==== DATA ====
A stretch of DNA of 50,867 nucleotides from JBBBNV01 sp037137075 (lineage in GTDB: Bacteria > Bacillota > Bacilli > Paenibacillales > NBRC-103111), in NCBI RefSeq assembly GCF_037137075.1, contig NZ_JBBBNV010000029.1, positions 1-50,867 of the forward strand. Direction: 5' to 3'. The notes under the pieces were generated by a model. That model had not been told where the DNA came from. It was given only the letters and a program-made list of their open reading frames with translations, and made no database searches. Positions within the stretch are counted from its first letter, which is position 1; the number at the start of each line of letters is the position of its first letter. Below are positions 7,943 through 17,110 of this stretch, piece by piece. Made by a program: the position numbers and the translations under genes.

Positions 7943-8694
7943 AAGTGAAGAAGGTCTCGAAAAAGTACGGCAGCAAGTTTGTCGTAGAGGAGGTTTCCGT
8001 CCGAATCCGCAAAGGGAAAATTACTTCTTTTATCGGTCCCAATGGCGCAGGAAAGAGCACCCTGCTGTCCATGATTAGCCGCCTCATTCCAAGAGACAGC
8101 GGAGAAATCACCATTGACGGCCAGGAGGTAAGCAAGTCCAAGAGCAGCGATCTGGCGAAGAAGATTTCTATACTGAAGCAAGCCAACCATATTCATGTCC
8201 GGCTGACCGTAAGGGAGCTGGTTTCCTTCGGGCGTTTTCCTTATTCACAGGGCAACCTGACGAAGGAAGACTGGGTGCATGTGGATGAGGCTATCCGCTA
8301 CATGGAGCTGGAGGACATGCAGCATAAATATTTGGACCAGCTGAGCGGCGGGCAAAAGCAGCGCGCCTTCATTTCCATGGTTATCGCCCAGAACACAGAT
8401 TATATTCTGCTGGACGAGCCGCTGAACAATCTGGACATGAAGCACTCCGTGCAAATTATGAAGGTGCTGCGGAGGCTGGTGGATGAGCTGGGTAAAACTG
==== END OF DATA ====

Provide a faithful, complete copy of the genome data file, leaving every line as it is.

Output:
A stretch of DNA of 50,867 nucleotides from JBBBNV01 sp037137075 (lineage in GTDB: Bacteria > Bacillota > Bacilli > Paenibacillales > NBRC-103111), in NCBI RefSeq assembly GCF_037137075.1, contig NZ_JBBBNV010000029.1, positions 1-50,867 of the forward strand. Direction: 5' to 3'. The notes under the pieces were generated by a model. That model had not been told where the DNA came from. It was given only the letters and a program-made list of their open reading frames with translations, and made no database searches. Positions within the stretch are counted from its first letter, which is position 1; the number at the start of each line of letters is the position of its first letter. Below are positions 7,943 through 17,110 of this stretch, piece by piece. Made by a program: the position numbers and the translations under genes.

Positions 7943-8694
7943 AAGTGAAGAAGGTCTCGAAAAAGTACGGCAGCAAGTTTGTCGTAGAGGAGGTTTCCGT
8001 CCGAATCCGCAAAGGGAAAATTACTTCTTTTATCGGTCCCAATGGCGCAGGAAAGAGCACCCTGCTGTCCATGATTAGCCGCCTCATTCCAAGAGACAGC
8101 GGAGAAATCACCATTGACGGCCAGGAGGTAAGCAAGTCCAAGAGCAGCGATCTGGCGAAGAAGATTTCTATACTGAAGCAAGCCAACCATATTCATGTCC
8201 GGCTGACCGTAAGGGAGCTGGTTTCCTTCGGGCGTTTTCCTTATTCACAGGGCAACCTGACGAAGGAAGACTGGGTGCATGTGGATGAGGCTATCCGCTA
8301 CATGGAGCTGGAGGACATGCAGCATAAATATTTGGACCAGCTGAGCGGCGGGCAAAAGCAGCGCGCCTTCATTTCCATGGTTATCGCCCAGAACACAGAT
8401 TATATTCTGCTGGACGAGCCGCTGAACAATCTGGACATGAAGCACTCCGTGCAAATTATGAAGGTGCTGCGGAGGCTGGTGGATGAGCTGGGTAAAACTG